Like many things disrupted by coronavirus, there are no good answers.

Report: NBA planning to start next season on Christmas

NBA Christmas
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The current NBA season – interrupted by coronavirus – could extend as late as Oct. 12. That means the league must delay next season. How long past the normal mid-October start? December was the popular notion, but that’s still a wide timeframe.

Now, we can pinpoint it.

Marc Stein of The New York Times:

If the N.B.A. can successfully complete the 2019-20 season under this structure, it is expected that the 2020 N.B.A. draft would be moved to October, with free agency to follow shortly thereafter and a tentative plan to establish Dec. 25 as opening day for the 2020-21 season.

Coronavirus can ruin the best-laid plans. Though NBA commissioner Adam Silver has said play would continue around a positive test, it’s unclear whether that would delay this season’s schedule – then the offseason then next season. It’s also unknown how the country will be handling coronavirus in December. The cold weather, pushing people indoors, could increase cases.

But it’s still interesting to know the plan, even if it’s tentative.

People fondly recall the NBA season starting on Christmas in 2011. Many have pointed to Atlanta Hawks CEO Steve Koonin’s idea of permanently opening in December to avoid overlap with the NFL, though he suggested mid-December – not Christmas.

That’s quite late.

This year, coronavirus has forced radical changes. A Christmas start might be totally reasonable for the 2020-21 season.

What about beyond?

If the NBA wants to begin each season on Christmas, this is the simplest time to shift. A different start date for future seasons would require altering the calendar to get on track.

There are plenty of issues with opening on Christmas in normal times, though:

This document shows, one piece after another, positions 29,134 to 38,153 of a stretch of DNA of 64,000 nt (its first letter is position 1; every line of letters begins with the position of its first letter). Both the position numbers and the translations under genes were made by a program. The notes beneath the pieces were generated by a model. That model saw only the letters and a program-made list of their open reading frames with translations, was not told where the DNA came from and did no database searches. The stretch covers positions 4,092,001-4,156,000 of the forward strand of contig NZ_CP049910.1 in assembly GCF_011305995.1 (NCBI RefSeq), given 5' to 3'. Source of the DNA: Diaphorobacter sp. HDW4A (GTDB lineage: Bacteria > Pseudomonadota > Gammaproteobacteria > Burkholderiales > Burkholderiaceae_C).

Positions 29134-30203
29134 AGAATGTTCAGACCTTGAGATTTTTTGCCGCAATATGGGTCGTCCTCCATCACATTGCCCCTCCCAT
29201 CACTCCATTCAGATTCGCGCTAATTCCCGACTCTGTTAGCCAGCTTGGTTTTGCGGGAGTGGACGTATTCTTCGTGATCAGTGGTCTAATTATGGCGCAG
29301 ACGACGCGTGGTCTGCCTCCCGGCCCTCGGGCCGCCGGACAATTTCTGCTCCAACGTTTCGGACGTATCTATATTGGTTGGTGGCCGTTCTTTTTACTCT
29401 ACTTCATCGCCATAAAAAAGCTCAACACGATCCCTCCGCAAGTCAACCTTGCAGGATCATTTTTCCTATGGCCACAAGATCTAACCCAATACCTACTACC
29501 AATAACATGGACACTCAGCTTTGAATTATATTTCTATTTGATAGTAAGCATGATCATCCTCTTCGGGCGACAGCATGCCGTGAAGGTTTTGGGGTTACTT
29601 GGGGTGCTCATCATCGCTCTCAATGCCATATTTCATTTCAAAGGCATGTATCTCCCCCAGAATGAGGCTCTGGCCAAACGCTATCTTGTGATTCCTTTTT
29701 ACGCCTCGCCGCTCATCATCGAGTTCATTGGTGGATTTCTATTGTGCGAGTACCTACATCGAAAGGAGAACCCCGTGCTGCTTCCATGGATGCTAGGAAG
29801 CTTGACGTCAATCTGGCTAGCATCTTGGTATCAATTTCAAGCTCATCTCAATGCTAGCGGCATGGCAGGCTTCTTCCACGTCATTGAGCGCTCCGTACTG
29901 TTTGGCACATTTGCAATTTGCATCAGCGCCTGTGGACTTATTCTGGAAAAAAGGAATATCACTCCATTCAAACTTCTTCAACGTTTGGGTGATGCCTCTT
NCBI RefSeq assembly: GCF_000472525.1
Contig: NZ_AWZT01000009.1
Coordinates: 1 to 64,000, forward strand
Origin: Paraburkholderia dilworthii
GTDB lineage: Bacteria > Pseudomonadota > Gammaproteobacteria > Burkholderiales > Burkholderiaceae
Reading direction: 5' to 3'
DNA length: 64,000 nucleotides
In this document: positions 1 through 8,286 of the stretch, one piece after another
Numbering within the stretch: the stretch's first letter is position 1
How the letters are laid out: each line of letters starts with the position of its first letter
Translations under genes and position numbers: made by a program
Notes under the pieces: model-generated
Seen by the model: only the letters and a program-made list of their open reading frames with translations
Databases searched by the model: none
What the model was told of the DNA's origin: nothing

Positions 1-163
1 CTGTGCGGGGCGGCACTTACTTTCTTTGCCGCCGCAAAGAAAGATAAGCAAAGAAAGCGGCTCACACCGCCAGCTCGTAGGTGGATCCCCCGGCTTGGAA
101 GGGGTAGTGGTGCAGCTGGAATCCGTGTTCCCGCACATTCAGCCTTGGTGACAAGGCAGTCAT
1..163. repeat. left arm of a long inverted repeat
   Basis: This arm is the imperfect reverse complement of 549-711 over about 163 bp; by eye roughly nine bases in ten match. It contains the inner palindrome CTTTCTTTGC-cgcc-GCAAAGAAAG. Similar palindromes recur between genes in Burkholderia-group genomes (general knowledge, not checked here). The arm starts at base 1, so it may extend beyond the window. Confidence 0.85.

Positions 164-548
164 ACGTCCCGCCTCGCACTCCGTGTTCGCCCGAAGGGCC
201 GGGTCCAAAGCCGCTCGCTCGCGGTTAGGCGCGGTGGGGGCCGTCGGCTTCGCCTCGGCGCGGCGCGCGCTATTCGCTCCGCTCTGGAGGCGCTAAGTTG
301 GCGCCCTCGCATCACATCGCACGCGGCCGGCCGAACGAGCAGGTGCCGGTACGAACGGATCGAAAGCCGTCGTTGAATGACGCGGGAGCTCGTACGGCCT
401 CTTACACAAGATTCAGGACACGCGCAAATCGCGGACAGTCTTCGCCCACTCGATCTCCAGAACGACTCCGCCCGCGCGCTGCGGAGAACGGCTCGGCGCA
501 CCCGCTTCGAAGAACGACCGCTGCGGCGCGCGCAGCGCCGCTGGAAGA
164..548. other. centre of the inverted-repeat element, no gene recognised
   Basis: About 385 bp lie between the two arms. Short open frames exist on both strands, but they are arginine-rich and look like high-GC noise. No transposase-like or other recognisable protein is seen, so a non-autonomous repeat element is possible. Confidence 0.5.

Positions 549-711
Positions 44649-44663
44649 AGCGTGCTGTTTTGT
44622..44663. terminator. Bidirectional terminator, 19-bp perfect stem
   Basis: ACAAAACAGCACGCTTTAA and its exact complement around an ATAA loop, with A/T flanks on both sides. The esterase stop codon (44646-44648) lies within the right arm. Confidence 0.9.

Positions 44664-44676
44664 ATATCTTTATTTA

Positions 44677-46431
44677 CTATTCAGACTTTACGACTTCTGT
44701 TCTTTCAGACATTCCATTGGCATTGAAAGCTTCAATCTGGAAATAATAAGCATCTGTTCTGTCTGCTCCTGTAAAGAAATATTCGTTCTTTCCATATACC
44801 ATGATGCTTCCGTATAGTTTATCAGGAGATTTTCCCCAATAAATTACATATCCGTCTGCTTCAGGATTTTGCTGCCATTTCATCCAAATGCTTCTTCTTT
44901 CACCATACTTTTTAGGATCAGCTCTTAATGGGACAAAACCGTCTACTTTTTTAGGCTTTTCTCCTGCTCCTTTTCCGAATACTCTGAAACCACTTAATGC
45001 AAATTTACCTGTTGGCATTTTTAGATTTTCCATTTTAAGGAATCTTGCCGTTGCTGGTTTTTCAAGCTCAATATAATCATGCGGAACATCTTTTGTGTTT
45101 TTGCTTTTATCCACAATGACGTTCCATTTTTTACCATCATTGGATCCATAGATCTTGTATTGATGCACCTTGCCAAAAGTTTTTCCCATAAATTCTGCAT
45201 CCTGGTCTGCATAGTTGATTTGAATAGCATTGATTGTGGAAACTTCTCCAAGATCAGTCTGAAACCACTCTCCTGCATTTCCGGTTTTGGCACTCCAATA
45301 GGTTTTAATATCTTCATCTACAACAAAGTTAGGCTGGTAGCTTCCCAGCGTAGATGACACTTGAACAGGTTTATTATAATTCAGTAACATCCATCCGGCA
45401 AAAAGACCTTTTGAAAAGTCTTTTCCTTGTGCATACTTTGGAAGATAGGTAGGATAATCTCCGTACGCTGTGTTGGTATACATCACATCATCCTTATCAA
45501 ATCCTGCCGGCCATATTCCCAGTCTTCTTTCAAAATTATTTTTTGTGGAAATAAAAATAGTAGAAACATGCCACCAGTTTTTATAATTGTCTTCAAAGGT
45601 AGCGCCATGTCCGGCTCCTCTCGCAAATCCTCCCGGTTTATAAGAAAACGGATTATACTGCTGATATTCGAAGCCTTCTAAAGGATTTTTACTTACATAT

• Historically, TV viewership is down during the summer. That might be changing, but people might find other activities while it’s warm rather than attending or watching an indoor NBA game.
  • Would people really watch more NBA games just because fewer of them would compete with the highly popular NFL? The NBA regular season might just be too long to capture attention, no matter when it’s held.
  • By starting on Christmas, the NBA would reduce two marquee regular-season dates – opening day and Christmas – to one.
  • Many regional TV networks that carry NBA games also carry MLB games. Many of those networks already carry NHL games. But with baseball teams playing more games, there would be more conflicts.
  • With schools out, the American system is built on summer being more of a vacation time. People within the league – including players, especially those with children – might object to working during that time.

Projecting schedules for all 22 returning NBA teams

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The NBA will recall 22 teams to each play eight games.

How will the schedule work?

The new structure will reportedly be based on teams’ existing schedules, teams playing their next eight originally scheduled games against the continuing 22 teams. Of course, that doesn’t work cleanly. Some teams would reach eight games more quickly than other teams. So, whenever a team arrived at an opponent that already reached eight games, I just continued to that team’s next game.

With that assumption, here are the remaining opponents for each team:

  • Boston Celtics: Bucks, Wizards, Raptors, Nets, Wizards, Trail Blazers, Grizzlies, Heat
  • Brooklyn Nets: Clippers, Kings, Wizards, Celtics, Magic, Clippers, Magic, Trail Blazers
  • Dallas Mavericks: Suns, Clippers, Kings, Trail Blazers, Suns, Rockets, Jazz, Bucks
  • Denver Nuggets: Spurs, Lakers, Clippers, Thunder, Raptors, Heat, Spurs, Thunder
  • Houston Rockets: Lakers, Trail Blazers, Kings, Bucks, Mavericks, Pacers, 76ers, Raptors
  • Indiana Pacers: 76ers, Heat, Suns, Magic, Rockets, Kings, Clippers, Lakers
  • L.A. Clippers: Nets, Pelicans, Mavericks, Nuggets, Suns, Nets, Pacers, Thunder
  • Los Angeles Lakers: Rockets, Nuggets, Jazz, Jazz, Raptors, Pacers, Trail Blazers,* Heat or Magic*
  • Memphis Grizzlies: Trail Blazers, Jazz, Spurs, Thunder, Bucks, Pelicans, Pelicans, Celtics